Who: Shane Heath, founder and CEO of MUD\WTR, Los Angeles 

Surprising Oura insight: Late-night meals greatly affected his resting heart rate and HRV metrics, impacting the overall quality of his sleep

Shane Heath is the founder and CEO of MUD\WTR, a company with products and content that help create healthy minds through healthy habits.

Founded in 2018, MUD\WTR is one of the fastest-growing companies in the U.S. Prior to starting MUD\WTR at age 29, Shane worked as a designer for six years, with experience ranging from agencies and enterprise to co-founding two tech companies of his own. 

Today, the California native is a new dad living with his family in Venice, Calif. Outside of MUD\WTR, he is a prolific artist, a brown belt in jiu-jitsu, and a mental health advocate. He regularly practices breathwork, cold exposure, and meditation, and has woven these science-backed wellness practices into MUD\WTR’s company culture.

How did you come up with the idea for MUD\WTR? 

After college, I jumped into entrepreneurship. I had a really healthy lifestyle, I was eating well and exercising, but I was working at tech companies that pushed the hustle culture — the “sleep when you’re dead” mentality. I looked at caffeine or coffee as just another thing to help me do more, and do it faster. So I used caffeine to fuel my productivity, but the effects on my mood and sleep took their toll. It started to affect my creativity. Stress doesn’t facilitate creativity. 

I started exploring different ingredients that I’d heard about to help me capture my creativity, and that’s when I cooked up “mud.” I called it mud because it looked like mud. [MUD\WTR is a coffee alternative that combines organic ingredients known for their functional benefits.] As I started changing my habits, I met others who felt similar to me: they wanted less anxiety and stress, and realized that coffee could be the problem.

RELATED: The Impact of Caffeine on Sleep

How did you first come across Oura Ring? 

I’ve been a big fan of the quantified self for a long time—specifically the idea that what gets measured, matters. So it’s not the sexiest story, but I probably heard about it on a podcast, pretty early on in 2016 or 2017, and was just like, that’s what I need. Last Christmas, I even bought an Oura Ring for each of my parents. It’s been nice to see them test and understand the impact of new habits, especially since my dad has struggled with sleep and specifically sleep apnea.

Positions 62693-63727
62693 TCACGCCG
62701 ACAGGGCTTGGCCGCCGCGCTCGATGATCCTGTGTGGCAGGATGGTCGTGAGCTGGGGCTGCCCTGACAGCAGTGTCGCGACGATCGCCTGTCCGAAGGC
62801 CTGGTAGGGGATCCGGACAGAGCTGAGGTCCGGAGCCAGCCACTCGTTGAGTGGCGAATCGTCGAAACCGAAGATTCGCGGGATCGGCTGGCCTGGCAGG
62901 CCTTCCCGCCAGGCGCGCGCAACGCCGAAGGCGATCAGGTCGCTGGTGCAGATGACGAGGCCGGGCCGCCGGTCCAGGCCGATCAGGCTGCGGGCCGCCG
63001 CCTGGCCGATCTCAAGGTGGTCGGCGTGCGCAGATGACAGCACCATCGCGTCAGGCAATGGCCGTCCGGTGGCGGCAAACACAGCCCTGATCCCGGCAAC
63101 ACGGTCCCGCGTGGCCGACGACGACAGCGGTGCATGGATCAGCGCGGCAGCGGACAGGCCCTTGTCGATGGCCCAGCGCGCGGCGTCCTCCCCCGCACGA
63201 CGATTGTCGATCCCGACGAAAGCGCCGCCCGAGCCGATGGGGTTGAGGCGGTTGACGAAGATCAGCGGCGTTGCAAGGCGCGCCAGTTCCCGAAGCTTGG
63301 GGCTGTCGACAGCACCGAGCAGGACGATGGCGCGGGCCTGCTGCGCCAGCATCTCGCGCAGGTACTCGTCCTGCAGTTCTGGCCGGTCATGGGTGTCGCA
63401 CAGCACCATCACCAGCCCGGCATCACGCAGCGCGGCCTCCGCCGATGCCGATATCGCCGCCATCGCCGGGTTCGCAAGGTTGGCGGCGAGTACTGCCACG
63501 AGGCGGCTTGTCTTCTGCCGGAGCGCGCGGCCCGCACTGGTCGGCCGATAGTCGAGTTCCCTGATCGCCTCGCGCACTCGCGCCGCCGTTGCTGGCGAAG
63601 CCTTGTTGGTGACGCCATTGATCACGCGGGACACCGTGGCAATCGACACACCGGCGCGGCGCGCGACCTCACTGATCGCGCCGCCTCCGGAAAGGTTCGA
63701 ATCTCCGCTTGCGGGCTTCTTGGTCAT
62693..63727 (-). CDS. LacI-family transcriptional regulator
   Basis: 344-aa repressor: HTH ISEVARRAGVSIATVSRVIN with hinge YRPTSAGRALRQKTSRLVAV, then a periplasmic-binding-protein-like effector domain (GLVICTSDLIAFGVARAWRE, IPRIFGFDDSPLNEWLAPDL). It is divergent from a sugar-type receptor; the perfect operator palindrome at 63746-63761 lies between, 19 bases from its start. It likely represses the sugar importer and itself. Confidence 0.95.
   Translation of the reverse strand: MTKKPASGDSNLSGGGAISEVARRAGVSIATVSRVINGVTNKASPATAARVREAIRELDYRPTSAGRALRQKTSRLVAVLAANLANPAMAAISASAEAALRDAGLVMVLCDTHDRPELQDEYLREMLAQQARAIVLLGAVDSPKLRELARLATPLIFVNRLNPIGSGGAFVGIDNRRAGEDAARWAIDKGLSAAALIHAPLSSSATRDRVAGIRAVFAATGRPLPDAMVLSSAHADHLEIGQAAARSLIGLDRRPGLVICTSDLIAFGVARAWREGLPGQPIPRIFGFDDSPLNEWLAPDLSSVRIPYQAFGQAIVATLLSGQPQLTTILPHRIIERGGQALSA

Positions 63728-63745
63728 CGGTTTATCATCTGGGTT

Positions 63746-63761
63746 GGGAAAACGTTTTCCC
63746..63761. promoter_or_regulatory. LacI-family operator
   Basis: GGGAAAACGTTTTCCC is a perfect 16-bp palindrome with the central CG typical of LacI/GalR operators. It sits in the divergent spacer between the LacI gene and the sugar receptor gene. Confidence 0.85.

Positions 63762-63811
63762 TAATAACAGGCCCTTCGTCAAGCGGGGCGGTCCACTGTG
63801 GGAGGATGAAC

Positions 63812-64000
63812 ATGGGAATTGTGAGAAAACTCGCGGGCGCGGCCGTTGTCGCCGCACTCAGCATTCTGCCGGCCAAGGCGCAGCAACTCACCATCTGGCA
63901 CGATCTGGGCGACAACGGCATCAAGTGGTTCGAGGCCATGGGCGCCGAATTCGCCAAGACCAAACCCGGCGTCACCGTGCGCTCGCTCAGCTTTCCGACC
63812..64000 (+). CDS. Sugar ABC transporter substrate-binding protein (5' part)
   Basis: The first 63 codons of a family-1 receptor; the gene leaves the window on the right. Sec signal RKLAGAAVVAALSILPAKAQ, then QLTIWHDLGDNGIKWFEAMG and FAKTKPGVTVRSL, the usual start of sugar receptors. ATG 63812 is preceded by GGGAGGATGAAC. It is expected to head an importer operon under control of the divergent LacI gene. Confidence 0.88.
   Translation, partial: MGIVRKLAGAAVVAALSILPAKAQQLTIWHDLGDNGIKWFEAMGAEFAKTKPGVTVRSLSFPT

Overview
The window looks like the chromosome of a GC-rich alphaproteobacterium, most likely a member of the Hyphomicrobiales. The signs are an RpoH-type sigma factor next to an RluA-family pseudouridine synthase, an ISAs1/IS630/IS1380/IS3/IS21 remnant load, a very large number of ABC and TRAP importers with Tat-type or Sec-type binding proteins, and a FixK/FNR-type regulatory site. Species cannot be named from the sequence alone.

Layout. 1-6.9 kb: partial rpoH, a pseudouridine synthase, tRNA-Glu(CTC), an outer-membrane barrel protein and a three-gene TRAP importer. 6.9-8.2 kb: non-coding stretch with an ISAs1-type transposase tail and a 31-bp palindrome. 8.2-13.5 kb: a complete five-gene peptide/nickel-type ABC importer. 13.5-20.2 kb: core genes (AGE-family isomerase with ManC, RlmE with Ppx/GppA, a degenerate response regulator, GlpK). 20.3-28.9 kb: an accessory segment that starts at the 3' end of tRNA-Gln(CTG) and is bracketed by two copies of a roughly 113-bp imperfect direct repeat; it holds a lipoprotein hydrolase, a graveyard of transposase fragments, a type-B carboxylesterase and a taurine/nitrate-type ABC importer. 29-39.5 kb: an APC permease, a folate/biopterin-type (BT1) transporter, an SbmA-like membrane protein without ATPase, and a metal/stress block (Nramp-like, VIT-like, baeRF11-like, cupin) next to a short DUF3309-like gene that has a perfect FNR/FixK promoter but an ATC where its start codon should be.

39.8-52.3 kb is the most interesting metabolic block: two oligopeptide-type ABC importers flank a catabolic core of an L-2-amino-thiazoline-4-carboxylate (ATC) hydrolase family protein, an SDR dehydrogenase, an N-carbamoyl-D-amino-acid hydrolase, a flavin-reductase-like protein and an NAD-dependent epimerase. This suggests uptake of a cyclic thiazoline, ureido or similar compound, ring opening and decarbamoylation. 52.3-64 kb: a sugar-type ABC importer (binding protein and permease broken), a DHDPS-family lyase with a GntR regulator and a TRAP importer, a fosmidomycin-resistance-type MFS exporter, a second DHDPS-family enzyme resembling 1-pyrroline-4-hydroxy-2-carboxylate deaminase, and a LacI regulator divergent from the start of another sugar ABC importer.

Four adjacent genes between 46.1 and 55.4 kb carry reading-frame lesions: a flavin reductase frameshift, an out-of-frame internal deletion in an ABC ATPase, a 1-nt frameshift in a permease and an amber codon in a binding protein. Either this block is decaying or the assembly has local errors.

But I also realized that I wanted to be part of a broader shift away from this culture where sleep, rest, and recovery are considered lazy or not productive. So in addition to having one for myself, I’ve given every employee at MUD\WTR an Oura Ring since early on in my company’s journey. I’ve even gone so far as to adopt sleep as a company KPI, so my company is prioritizing rest collectively. 

Shane Heath, founder of MUD\WTR and a longtime Oura member, creates an intentional culture of wellness and recovery at his company.

What stopped you from sleeping well? And how have you tried to change that?

The biggest challenge for me was lack of habits or routines in the evenings. I feel like our mornings are generally more intentional, but winding down is a bit more of a crapshoot, whether it’s because of binge watching, working, going out, or eating late.

So now I’ve started to take the idea of routines and intentionality from the morning into the evening. I’m meditating, cutting out late evening phone use, not eating right before I sleep, and getting into bed at a regular time. It’s helped me to trigger my mind to slow down.

What’s the most surprising insight Oura has taught you about your own health?  

I never knew how much food affected sleep. You might think that eating right before bed would help us sleep, but that’s not true for me. If I eat really late, my heart rate stays elevated, my heart rate variability seems to drop, and I don’t fall into REM or deep sleep.That was a pretty big learning for me.  

LEARN MORE: How Late-Night Meals and Snacks Affect Your Sleep

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